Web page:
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Radiographics. 2012 Oct;32(6):1839-62. doi: 10.1148/rg.326125510.

Challenges of pelvic imaging in obese women.

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  • 1Department of Medical Imaging, Sunnybrook Health Sciences Centre, University of Toronto, Bayview Campus, 2075 Bayview Ave, MG104, Toronto, ON, Canada. phyllis.glanc@sunnybrook.ca

Abstract

Obesity is a major global health concern affecting all ages, socioeconomic groups, and countries. Although men have higher rates of overweight, women have higher rates of obesity. In the United States, more than 60% of women are overweight or obese, with slightly more than one-third considered frankly obese. Obesity is a major risk factor for noncommunicable diseases such as diabetes mellitus, cardiovascular disease, hypertension, stroke, and specific cancers. Obesity is associated with increased mortality for all cancers, with the highest death rates occurring in the heaviest women. Obesity can contribute to missed diagnoses, nondiagnostic results of imaging studies, imaging examination cancellation because of weight or girth restrictions, scheduling of inappropriate examinations, and increased radiation dose exposure. The utility of the clinical examination is often limited in the obese woman, which results in an even greater reliance on imaging; however, the obese woman may experience a lowered quality of and less access to medical imaging. Recognition of equipment limitations, imaging artifacts, optimization techniques, and appropriateness of modality choices is critical to providing good patient care to this health-challenged group. The clinical indication, the patient's weight, and the body diameters are three key factors to consider when choosing the most appropriate examination. Familiarity with the optimization of imaging techniques across all modalities is important to convert potentially suboptimal examinations into diagnostic-quality studies. The aim of this review is to identify key areas in which obesity affects the imaging care of women with pelvic conditions and to outline strategies to address these areas.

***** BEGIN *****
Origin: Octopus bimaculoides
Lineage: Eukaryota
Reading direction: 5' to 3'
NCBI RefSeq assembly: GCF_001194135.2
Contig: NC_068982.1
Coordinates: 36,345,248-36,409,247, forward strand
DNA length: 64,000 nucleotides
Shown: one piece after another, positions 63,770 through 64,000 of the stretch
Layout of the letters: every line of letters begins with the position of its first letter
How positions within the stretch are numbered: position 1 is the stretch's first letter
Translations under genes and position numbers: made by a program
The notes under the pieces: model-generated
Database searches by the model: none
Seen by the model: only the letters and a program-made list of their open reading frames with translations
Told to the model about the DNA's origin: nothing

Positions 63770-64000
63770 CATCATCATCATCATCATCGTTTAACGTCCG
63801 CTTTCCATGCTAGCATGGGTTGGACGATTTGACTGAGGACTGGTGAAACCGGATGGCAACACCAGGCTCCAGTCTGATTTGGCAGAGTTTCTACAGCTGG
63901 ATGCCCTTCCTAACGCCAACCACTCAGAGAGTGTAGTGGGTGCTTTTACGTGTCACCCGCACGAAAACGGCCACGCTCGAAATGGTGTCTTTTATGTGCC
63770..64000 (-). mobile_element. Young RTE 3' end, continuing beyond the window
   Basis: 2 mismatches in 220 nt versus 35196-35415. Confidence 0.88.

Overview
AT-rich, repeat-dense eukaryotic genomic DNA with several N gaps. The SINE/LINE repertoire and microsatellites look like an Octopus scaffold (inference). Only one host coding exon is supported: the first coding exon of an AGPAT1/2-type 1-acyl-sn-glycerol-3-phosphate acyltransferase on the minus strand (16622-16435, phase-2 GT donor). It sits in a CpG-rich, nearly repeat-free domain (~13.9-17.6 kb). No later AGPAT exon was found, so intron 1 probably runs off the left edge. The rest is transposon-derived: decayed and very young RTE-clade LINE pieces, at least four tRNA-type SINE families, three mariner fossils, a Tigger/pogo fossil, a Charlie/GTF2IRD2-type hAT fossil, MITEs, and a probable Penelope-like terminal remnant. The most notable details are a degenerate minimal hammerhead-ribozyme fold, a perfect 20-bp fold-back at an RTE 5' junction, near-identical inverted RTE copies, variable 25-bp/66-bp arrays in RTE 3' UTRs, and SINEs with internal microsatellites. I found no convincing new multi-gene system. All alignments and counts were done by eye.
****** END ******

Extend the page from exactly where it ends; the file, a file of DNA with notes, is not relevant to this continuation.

© RSNA, 2012.

PMID:
23065172
[PubMed - indexed for MEDLINE]
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